The F-35 Lightning II has proved highly controversial since the program’s conception in the 1990s. There are still those in the UK who would be happy to see the back of it, but the arguments in favour of the aircraft that is an essential part of the RN’s future are overwhelming.
The F35 has problems, all aircraft have problems
The scope of the project is incredibly ambitious; producing a 5th generation, multi-role aircraft to replace many different aircraft types and meet the needs of multiple international partners was always going to be costly and technically demanding. The F-35 has attracted an army of critics, including President-elect Donald Trump, calling for its cancellation during his election campaign, even as the aircraft is coming into service. The F35 hate mob, armed with half-truths and simplistic alternatives can be found across the internet, and their influence extends to high places. As a complex, multi-faceted project, it does not sit well with those who want to live in a world of easy-to-understand, quick solutions and sound bites. Every aircraft design project has to overcome unexpected hurdles. Innovating at the cutting edge will always involve risk.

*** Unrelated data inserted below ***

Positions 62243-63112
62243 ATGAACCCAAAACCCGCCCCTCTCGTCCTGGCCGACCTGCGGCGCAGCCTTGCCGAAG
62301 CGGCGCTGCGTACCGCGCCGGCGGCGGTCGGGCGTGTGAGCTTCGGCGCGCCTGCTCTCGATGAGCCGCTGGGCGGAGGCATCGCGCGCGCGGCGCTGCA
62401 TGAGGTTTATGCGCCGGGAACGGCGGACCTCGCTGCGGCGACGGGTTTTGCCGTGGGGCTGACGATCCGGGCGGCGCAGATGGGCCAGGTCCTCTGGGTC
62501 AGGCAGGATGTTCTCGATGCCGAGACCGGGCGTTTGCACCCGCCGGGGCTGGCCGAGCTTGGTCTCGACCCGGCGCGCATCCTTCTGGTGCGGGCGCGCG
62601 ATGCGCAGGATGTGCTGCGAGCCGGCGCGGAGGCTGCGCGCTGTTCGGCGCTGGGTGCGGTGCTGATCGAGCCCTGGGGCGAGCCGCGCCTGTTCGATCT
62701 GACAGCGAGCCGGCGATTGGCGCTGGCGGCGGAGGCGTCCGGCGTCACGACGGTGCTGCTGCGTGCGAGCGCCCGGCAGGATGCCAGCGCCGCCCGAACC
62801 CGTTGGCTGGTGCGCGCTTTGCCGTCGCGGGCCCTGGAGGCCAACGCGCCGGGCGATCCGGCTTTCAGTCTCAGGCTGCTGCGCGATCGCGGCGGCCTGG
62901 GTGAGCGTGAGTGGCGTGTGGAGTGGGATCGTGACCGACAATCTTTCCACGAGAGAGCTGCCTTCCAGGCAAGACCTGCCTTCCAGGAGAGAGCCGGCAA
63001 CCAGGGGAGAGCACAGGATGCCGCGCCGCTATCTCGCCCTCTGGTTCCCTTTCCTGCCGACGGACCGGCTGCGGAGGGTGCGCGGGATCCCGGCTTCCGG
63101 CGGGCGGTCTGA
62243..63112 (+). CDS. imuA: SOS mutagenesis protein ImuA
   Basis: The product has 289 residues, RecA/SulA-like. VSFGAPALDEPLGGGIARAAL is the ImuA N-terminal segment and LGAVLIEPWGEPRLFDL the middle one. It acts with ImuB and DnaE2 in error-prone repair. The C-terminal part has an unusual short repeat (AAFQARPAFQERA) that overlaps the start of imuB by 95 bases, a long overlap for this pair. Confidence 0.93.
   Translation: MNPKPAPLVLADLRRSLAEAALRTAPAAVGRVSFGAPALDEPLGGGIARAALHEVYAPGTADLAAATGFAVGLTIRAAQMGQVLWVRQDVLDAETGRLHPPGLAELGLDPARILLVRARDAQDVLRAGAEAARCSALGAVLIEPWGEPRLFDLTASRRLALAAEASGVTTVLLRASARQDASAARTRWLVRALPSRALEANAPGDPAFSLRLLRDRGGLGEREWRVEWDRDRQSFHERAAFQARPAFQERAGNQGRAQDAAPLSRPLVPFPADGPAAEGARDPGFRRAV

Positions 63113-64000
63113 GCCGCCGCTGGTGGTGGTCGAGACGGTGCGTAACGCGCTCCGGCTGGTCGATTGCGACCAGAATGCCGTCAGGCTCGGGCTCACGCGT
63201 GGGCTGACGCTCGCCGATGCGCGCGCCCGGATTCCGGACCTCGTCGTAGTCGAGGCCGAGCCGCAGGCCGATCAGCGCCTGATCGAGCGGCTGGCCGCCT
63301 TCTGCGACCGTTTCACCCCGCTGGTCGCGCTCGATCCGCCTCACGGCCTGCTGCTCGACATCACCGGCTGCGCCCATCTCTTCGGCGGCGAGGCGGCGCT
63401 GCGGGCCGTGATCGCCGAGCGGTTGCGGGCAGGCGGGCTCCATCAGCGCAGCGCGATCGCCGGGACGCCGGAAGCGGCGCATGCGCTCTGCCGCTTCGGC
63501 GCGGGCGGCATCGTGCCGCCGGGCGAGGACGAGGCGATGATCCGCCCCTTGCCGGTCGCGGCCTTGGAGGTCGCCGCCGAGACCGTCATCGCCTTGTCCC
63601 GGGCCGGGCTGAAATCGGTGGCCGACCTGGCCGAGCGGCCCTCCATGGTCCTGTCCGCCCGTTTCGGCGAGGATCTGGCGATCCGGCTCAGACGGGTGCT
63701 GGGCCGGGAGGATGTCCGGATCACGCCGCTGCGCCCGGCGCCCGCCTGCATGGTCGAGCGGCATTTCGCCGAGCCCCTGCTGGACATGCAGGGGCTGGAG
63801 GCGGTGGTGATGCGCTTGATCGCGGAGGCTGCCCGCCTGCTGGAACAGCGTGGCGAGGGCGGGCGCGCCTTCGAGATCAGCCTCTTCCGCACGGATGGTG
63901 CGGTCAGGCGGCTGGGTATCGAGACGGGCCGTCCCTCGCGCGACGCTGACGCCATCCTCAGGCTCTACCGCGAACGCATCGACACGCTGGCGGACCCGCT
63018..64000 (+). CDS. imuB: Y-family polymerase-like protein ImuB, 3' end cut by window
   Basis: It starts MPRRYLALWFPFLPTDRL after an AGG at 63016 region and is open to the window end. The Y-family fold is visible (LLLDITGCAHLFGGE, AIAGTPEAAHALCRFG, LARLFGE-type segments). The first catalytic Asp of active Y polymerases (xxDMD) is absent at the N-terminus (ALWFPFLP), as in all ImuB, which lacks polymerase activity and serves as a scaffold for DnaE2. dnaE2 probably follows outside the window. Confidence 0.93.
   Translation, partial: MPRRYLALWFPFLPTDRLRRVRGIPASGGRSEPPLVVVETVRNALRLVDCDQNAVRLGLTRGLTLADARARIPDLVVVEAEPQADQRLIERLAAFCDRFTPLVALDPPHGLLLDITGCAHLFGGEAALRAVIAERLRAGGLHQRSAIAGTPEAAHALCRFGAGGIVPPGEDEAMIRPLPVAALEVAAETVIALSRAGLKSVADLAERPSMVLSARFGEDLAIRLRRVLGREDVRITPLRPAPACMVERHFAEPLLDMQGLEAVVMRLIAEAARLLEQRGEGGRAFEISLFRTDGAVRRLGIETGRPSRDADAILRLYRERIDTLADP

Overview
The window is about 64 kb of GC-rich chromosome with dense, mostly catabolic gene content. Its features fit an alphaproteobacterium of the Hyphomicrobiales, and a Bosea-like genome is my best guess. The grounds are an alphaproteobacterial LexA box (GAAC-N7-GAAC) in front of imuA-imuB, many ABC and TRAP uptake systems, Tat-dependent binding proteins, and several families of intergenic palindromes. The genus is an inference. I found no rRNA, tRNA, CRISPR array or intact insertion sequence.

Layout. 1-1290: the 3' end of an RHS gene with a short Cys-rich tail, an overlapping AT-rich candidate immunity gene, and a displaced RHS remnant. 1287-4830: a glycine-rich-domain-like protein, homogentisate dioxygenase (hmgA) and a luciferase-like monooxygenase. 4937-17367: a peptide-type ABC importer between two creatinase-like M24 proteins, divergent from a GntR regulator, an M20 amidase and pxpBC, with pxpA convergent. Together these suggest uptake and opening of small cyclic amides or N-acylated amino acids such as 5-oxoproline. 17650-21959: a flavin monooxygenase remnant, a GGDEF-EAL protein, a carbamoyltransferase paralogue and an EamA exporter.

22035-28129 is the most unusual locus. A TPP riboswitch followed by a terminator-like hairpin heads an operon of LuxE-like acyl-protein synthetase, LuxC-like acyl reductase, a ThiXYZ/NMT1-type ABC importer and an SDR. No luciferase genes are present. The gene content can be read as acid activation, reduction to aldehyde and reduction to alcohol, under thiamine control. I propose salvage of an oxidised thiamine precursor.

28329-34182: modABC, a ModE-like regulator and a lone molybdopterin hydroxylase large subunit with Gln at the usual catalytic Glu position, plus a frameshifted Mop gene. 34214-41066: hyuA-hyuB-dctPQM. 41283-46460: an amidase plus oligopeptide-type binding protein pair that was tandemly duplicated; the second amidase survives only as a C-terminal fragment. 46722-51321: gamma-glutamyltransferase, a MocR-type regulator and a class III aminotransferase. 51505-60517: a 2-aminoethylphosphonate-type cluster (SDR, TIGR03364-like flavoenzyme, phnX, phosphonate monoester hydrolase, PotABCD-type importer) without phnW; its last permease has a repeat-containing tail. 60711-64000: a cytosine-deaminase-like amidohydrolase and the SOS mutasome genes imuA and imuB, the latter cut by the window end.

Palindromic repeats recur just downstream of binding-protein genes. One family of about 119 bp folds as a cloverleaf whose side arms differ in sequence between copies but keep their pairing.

During the development of the much-admired F-15 (In production for 45 years and over 1,200 built), it was continually criticised as too big, too complicated and too expensive. Many very successful aircraft designs experienced major issues along the way but the discussion was mostly confined to aviation experts and specialist analysts. In contrast, today’s online world allows the detail of F-35’s problems to be quickly put in the public domain and subject to the instant judgement of anyone with an internet connection.